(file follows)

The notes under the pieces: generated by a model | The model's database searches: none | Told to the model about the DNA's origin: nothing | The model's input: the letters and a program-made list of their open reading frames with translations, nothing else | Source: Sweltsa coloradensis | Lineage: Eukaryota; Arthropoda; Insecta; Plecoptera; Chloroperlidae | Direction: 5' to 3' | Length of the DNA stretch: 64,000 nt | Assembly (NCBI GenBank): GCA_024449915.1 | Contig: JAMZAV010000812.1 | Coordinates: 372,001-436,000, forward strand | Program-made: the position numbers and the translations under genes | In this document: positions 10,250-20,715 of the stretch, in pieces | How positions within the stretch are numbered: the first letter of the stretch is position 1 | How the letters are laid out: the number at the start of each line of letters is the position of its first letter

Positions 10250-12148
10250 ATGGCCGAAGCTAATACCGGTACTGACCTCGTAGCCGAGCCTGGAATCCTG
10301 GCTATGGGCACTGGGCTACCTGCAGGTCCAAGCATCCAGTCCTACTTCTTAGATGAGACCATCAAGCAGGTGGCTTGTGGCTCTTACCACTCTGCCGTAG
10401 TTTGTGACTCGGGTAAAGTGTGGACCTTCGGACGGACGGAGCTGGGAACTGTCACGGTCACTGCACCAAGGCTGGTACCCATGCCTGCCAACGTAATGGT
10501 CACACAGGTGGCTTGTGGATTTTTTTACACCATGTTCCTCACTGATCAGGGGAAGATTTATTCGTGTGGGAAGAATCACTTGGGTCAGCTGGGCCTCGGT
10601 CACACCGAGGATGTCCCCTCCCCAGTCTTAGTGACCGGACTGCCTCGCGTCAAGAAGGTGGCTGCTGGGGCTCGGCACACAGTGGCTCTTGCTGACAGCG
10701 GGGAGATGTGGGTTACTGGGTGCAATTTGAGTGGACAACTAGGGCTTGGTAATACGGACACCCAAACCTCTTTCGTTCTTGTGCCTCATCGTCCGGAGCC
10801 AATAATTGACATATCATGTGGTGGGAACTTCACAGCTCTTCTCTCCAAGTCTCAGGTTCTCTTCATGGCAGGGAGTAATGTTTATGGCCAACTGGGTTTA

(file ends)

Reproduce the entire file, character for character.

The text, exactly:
The notes under the pieces: generated by a model | The model's database searches: none | Told to the model about the DNA's origin: nothing | The model's input: the letters and a program-made list of their open reading frames with translations, nothing else | Source: Sweltsa coloradensis | Lineage: Eukaryota; Arthropoda; Insecta; Plecoptera; Chloroperlidae | Direction: 5' to 3' | Length of the DNA stretch: 64,000 nt | Assembly (NCBI GenBank): GCA_024449915.1 | Contig: JAMZAV010000812.1 | Coordinates: 372,001-436,000, forward strand | Program-made: the position numbers and the translations under genes | In this document: positions 10,250-20,715 of the stretch, in pieces | How positions within the stretch are numbered: the first letter of the stretch is position 1 | How the letters are laid out: the number at the start of each line of letters is the position of its first letter

Positions 10250-12148
10250 ATGGCCGAAGCTAATACCGGTACTGACCTCGTAGCCGAGCCTGGAATCCTG
10301 GCTATGGGCACTGGGCTACCTGCAGGTCCAAGCATCCAGTCCTACTTCTTAGATGAGACCATCAAGCAGGTGGCTTGTGGCTCTTACCACTCTGCCGTAG
10401 TTTGTGACTCGGGTAAAGTGTGGACCTTCGGACGGACGGAGCTGGGAACTGTCACGGTCACTGCACCAAGGCTGGTACCCATGCCTGCCAACGTAATGGT
10501 CACACAGGTGGCTTGTGGATTTTTTTACACCATGTTCCTCACTGATCAGGGGAAGATTTATTCGTGTGGGAAGAATCACTTGGGTCAGCTGGGCCTCGGT
10601 CACACCGAGGATGTCCCCTCCCCAGTCTTAGTGACCGGACTGCCTCGCGTCAAGAAGGTGGCTGCTGGGGCTCGGCACACAGTGGCTCTTGCTGACAGCG
10701 GGGAGATGTGGGTTACTGGGTGCAATTTGAGTGGACAACTAGGGCTTGGTAATACGGACACCCAAACCTCTTTCGTTCTTGTGCCTCATCGTCCGGAGCC
10801 AATAATTGACATATCATGTGGTGGGAACTTCACAGCTCTTCTCTCCAAGTCTCAGGTTCTCTTCATGGCAGGGAGTAATGTTTATGGCCAACTGGGTTTA